As the date for the publication of the final draft of NRC is approaching nearer, the myriad responses and concerns regarding the process is creating newer faultlines. The second and final draft of the much coveted National Register of Citizens will be published by the end of July. NRC was perceived as a crucial means to put to rest some of the biggest political debates of the state – the insider-outsider dichotomy to start with.
A free and fair NRC is expected to include all those who entered the state of Assam before 24th March, 1971 and leave out those who entered the state after the cut off date. To ensure this, the names of the Declared Foreigners along with their family members are to be left out and the names of the D voters are to be kept on hold till they get clearance from respective Foreigners’ Tribunal. This is where the problem begins. Questions are being continuously raised about the procedural lapse in finding foreigners.
The media was cluttered with news of D voters’ notices being served to persons who served in the army, family members of eminent personalities etc. Many people raised serious questions about the way the entire procedure was being carried out, in fact some notices tell fantastic stories of people coming from Bangladesh and settling here while the signatories are not even conscious of such accounts. At times notices are not even received by the accused D voters. As such they are rendered incapable of submitting documents within the stipulated time and are often declared foreigners in ex-parte judgments. But does it mean that they are foreigners?
In many such cases the so called foreigners found respite only after approaching Supreme Court. We remember the case of Moinal Mollah who was detained and was to be deported. It is to be noted that his parents were declared Indians while he was declared a foreigner in an ex-parte judgment. It was only when his case reached the Supreme Court and was reverted back to the Tribunal, his documents were expected and he walked out as a free Indian citizen.
There are many who have faced similar situation and are languishing in the jails turned into detention camps. Such procedural inconsistencies abound across communities. A few days back, Annabala Rai of Chirang was detained in the detention camp. This led to much outrage as Rai belonged to the Koch Rajbongshi community, one of the indigenous communities of Assam. Thankfully Rai was freed. But a large number of women are in equally pathetic conditions.
The compassion shown towards Annabala Rai should have been a norm rather than an exception. An accused D voter should have been treated as a bonafide citizen until proven otherwise. But sadly a D voter is a potential foreigner until he could prove that he is not. The onus of proof is on the accused. The issue of the D voters is so politicised that it rarely leaves any room for compassion. Pregnant women have been kept in detention centres; women have been separated from infants. Families where all are Indians except one have come forward to recount their tragic experiences. All these anomalies have put forth questions of authenticity in the procedures of NRC.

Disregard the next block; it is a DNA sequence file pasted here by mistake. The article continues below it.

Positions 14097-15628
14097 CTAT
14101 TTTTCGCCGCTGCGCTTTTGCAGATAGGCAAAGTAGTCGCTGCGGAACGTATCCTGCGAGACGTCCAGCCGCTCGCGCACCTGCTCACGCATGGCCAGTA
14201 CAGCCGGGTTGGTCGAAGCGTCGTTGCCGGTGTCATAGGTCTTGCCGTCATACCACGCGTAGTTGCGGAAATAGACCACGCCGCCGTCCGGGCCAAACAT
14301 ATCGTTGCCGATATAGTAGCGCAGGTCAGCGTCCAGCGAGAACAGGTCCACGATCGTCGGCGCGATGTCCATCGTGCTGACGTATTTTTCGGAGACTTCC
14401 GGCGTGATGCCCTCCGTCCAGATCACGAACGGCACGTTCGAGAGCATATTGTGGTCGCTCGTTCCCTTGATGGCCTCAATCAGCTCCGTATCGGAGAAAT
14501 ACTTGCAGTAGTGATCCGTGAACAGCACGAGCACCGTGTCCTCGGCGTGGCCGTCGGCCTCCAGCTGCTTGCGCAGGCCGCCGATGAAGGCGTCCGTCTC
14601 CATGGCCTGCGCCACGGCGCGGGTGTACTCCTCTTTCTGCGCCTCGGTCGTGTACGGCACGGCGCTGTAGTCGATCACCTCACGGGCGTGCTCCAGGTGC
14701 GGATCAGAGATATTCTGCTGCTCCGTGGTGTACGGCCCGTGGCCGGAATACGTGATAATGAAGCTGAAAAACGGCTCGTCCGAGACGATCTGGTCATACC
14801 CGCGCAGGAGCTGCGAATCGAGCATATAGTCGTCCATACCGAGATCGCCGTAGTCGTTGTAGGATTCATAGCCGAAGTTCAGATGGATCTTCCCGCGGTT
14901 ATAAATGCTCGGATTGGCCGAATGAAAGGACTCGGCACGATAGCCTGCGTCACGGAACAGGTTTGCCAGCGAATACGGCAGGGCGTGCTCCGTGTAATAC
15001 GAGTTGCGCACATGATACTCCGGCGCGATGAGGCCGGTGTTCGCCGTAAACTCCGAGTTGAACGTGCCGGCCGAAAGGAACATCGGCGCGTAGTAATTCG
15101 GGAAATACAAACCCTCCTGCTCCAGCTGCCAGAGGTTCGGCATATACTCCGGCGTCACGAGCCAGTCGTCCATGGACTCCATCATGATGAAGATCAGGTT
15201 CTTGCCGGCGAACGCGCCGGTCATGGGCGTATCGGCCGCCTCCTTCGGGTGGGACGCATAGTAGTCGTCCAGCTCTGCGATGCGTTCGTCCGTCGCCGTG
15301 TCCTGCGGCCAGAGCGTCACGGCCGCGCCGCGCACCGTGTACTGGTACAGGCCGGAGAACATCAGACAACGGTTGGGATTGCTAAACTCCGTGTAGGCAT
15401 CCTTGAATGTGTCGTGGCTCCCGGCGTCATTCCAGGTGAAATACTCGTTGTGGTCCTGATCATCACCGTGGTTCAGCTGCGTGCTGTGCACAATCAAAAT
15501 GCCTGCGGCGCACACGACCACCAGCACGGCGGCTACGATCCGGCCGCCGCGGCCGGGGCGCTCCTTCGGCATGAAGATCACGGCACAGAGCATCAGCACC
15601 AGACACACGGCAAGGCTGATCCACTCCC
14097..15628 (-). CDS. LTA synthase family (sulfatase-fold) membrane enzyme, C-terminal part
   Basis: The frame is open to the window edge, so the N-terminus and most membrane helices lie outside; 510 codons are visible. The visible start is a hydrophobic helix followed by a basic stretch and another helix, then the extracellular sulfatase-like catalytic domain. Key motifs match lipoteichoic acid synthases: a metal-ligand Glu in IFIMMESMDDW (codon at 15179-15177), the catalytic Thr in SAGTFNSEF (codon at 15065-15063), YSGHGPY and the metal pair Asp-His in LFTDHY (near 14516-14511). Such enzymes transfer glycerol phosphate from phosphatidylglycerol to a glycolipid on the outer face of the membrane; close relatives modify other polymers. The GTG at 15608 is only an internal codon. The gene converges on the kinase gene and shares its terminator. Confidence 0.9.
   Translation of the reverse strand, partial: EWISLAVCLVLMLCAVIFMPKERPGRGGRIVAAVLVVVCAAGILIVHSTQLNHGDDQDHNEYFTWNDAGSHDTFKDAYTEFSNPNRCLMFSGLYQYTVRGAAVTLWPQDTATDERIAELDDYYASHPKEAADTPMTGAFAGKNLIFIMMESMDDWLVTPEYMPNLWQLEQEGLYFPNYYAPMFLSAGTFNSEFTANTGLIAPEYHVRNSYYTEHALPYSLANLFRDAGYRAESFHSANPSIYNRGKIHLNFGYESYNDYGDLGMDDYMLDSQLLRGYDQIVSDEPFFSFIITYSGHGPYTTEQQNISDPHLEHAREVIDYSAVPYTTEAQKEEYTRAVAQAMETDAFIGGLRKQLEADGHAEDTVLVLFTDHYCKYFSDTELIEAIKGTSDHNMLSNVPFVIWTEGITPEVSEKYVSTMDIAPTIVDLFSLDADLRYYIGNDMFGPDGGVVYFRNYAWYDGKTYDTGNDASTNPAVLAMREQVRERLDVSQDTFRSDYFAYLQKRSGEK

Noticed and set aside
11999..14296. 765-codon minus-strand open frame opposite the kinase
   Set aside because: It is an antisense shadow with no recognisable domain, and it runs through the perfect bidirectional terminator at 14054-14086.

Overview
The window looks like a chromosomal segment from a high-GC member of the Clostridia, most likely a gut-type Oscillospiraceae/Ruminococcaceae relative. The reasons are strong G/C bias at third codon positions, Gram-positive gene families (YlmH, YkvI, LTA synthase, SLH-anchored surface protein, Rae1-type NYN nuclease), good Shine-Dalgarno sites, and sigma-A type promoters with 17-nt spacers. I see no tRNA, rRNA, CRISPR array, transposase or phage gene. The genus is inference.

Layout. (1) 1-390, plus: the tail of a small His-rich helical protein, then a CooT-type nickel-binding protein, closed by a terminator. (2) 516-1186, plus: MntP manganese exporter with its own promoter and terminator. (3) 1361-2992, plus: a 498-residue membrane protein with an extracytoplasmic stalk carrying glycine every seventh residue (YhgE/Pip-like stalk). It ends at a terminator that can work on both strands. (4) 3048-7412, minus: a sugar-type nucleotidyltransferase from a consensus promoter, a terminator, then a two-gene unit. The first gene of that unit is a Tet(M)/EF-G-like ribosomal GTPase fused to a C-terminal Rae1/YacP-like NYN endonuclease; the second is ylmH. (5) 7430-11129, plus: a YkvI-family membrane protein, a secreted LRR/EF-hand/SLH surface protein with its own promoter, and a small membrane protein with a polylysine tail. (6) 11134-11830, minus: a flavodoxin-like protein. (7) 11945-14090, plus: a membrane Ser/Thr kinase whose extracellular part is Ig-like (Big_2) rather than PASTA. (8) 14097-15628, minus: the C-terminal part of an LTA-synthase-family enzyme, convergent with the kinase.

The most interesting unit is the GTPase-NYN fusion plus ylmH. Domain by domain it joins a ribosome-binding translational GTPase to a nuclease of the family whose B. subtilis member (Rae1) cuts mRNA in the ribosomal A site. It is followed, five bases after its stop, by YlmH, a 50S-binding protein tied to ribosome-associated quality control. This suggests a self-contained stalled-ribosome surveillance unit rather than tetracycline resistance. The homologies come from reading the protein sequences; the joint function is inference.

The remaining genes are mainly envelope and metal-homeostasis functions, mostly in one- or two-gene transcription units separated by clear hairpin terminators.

The procedure of NRC is being updated under the supervision of hon’ble Supreme Court. But alongside international organisations have also been keeping a close watch on the developments. United Nations raised certain concerns regarding this with the central government. In a letter written to the Government of India, the international body raised concerns that the procedure should not be biased against any particular community. And the concerns of all stakeholders should be taken on board. Another website avaaz.org circulated a petition opposing the very updation of NRC citing that it might lead to the deleting of a large number of Muslims.
Alongside also the national media – both print and electronic- is giving space to the issue of NRC updation in Assam. While the broad concerns are aimed at checking human rights violation, some may even mislead. To be more specific, the UN letter raised concerns that the procedure should not end up leaving a large number of people stateless. It further stated that there should be a proper mechanism to work with those who are not included in the final NRC. It becomes crucial as that part continues to remain vague. On the other hand, the petition circulated by Avaaz tends to dismiss the very process of updation without taking into account the context in which this process was undertaken.
There is a need to remember that the proposal of updating NRC was welcomed by one and all in Assam. In it many saw an end to ages of negative stereotyping. The Muslims of East Bengal origin or the Miya Muslims who often bear the brunt of being accused of being illegal immigrants wholeheartedly welcomed the process of updation. But what is making many uneasy is the inconsistency in the procedures of finding foreigners.
While the concerns raised by outside platforms have not gone down well with many, they should not be dismissed outrightly. It is a positive development that questions of how to humanely address the issue of those left out of the final Register has become a part of the discourse. The authority as well as the people of the state should be ready to engage with these issues. Only then we can ensure that the historic updation has taken place without jeopardising the rights of any.